During his tenure at Jackson-Feild, he graciously worked with Linda Sue "Hall" and our Alumnae Group to let us continue to have access to the grounds to hold our annual "Homecoming" which included the girls that were currently there. In the meantime, the older generation chose to hold their own at a local home in Jarratt, Virginia. As of 2009 we have combined forces and hold it at Grace Church in Purdy, Virginia with a scheduled visit to Jackson-Feild to include a guided tour. It is during this tour we are able to reach out and speak of our own stories in hopes of letting the girls know that life is in fact what you make of it and you can overcome obstacles and be a productive adult in today's society.

In 1980 Margaret Dillard Johnston wrote "The history of Jackson-Feild Episcopal Home", a home for girls at "Walnut Grove". It was researched and edited by Mrs. Lewis Zirkle Johnston, Jr. It is listed in the online catalog at the Library of Virginia.

1990’s     September1990 the Jackson-Feild Homes Foundation is established and receives IRS approval as a non-profit Entity. The Gwaltney Cottage and Gwaltney School, a fully accredited educational facility, were added to the campus in 1991. In December 1993, Robert E. Nicholls became Executive Director.

In 1994 a school was added to the existing campus programs. The Gwaltney School began graduating students with various diplomas in June 1998 and continued doing so until the present.

Gwaltney School, an institution created by Jackson-Feild Homes for educating troubled young ladies in residence at its Jarratt, Virginia facility, specializes in working with regular students and students with ED, LD, OHI, ADHD, or ADD classifications.

First Step cottage was constructed in 1996.

The Jackson-Feild Homes Foundation was established in 1997. It is now a Virginia non-stock corporation organized and operated exclusively for charitable and educational purposes supporting Jackson-Feild Homes. The Foundation provides financial support for programs, special and capital projects assisting neglected, abused and at risk girls in a residential setting.

Their current Mission Statement:  To provide at-risk adolescent females and their children with basic human services, counseling and education in a caring residential environment. To encourage behavior that is respectful of the freedom and dignity of each individual and for the betterment of society. To minister to the families of the girls in order to restore the family unit.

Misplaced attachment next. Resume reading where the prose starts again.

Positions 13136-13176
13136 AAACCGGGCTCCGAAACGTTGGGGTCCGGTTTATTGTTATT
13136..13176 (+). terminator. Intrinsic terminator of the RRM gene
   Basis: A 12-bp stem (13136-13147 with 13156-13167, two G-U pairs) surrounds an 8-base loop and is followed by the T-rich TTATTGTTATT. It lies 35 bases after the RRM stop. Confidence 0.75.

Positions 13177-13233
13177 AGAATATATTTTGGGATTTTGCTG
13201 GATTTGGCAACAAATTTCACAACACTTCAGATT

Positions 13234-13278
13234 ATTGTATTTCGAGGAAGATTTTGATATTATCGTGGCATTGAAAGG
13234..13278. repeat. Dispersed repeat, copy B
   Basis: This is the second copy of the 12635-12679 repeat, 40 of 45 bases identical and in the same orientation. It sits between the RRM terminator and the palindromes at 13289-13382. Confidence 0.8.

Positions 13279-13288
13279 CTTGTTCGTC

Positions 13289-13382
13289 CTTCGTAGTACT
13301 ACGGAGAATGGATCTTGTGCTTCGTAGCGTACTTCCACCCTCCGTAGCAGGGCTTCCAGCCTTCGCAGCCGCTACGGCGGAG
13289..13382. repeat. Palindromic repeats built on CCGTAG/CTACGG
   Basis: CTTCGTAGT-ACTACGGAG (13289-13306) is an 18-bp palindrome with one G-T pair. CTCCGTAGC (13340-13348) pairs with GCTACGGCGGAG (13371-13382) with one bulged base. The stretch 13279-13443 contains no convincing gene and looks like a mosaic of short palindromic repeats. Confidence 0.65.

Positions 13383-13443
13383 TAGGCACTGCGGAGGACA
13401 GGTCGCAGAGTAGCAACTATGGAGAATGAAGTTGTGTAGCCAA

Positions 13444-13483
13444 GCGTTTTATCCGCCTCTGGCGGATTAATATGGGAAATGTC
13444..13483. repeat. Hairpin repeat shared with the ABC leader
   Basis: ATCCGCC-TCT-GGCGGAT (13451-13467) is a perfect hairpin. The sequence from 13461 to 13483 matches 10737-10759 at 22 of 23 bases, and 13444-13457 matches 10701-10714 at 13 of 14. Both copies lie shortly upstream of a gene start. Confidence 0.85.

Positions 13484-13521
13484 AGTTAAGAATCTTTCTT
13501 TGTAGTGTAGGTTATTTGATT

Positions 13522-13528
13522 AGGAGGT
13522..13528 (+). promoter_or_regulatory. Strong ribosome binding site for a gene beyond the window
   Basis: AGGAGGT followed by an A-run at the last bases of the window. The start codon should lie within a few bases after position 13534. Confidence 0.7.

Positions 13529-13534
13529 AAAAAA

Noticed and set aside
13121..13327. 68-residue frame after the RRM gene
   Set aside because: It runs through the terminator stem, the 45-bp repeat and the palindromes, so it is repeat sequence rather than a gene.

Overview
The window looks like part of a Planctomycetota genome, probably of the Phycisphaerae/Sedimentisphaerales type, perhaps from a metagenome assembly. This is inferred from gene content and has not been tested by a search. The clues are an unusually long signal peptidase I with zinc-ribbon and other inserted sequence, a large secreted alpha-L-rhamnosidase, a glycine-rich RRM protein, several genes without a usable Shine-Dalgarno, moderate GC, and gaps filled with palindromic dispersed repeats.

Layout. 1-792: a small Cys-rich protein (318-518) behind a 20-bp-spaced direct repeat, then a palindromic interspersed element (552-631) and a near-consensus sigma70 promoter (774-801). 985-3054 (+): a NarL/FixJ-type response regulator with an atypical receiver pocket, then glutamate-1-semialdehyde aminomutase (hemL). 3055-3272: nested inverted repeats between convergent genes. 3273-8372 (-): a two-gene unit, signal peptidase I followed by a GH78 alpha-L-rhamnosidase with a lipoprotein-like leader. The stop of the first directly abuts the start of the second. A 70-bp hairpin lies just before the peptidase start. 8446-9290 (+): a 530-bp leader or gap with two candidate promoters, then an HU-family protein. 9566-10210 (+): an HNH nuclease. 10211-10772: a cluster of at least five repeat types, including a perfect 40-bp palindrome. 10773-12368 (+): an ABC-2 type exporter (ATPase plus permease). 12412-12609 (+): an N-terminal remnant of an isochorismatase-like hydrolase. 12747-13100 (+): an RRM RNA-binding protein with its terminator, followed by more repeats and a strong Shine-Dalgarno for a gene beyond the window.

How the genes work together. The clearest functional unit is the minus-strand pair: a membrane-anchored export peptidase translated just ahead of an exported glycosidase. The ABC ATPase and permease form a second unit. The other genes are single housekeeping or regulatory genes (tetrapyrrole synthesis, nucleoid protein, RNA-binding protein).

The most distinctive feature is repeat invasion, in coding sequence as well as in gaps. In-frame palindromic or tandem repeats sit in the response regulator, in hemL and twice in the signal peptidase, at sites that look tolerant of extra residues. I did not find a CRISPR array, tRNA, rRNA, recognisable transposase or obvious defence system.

1998 - The Child Welfare League of America (CWLA) launched a public awareness campaign to direct attention to the tragedy of violent child deaths as part of a national initiative to reduce child mortality. This has also been part of the "White House Conference on Children and Youth" as an effective way to accomplish this goal. Jackson-Feild is one of six agencies or organizations in Virginia that participate in this project. The centerpiece is simple - a red flag depicting blue, paper-doll-like figures of children holding hands. In the center, the white chalk outline of a missing child symbolizes the thousands of children lost to violence. The flag is flown on the fourth Friday in April to raise public awareness about this continuing problem.

2000’s     With Mr. Nicholls' retirement in 2001, Mr. Brent Sinnett was appointed Interim Executive Director. A search committee led by Carol Dickinson conducted a national search and D. Rebecca China was called as the new Executive Director of Jackson-Feild Homes.  Ms. China resigned in 2008 and Ms. Tricia Delano was named as Executive Director.

February 11, 2004 Norfolk (posted by Robert Turner) The Episcopal Diocese of Southern Virginia has slashed its budget by about $400,000 this year to offset a drop in contributions caused largely by parishes upset with the national church's endorsement last summer of a gay bishop. Charles G. Pfeifer, the diocese's treasurer, said the diocese also eliminated contributions to the Jackson-Feild Home; last year the dioceses gave $50,000 to the girls' home, which assists abused girls.

In September 2004, responding to needs expressed by agencies throughout the Commonwealth, Jackson-Feild Homes expanded its vision to include the Mothers' & Infants' program on the Jarratt campus. The program serves girls age 13-20 who are pregnant or are teen mothers and their babies.

Christmas of 2005 - The Ann Mason Guild of Pohick Church in Lorton, VA generously gave holiday items to the twelve girls of Marshall Cottage. A request for a microwave oven to be used in their newly renovated cottage was also honored.

2006 - The Commonwealth Health Research Board (CHRB) provides grant funding for creative and innovative research projects that have scientific merit and hold promise for maximizing human health benefits for citizens of the Commonwealth of Virginia. The CHRB supports both new research efforts and the expansion for continuation of existing research. They granted $100,000 in funding to Jackson-Feild a nonprofit organization.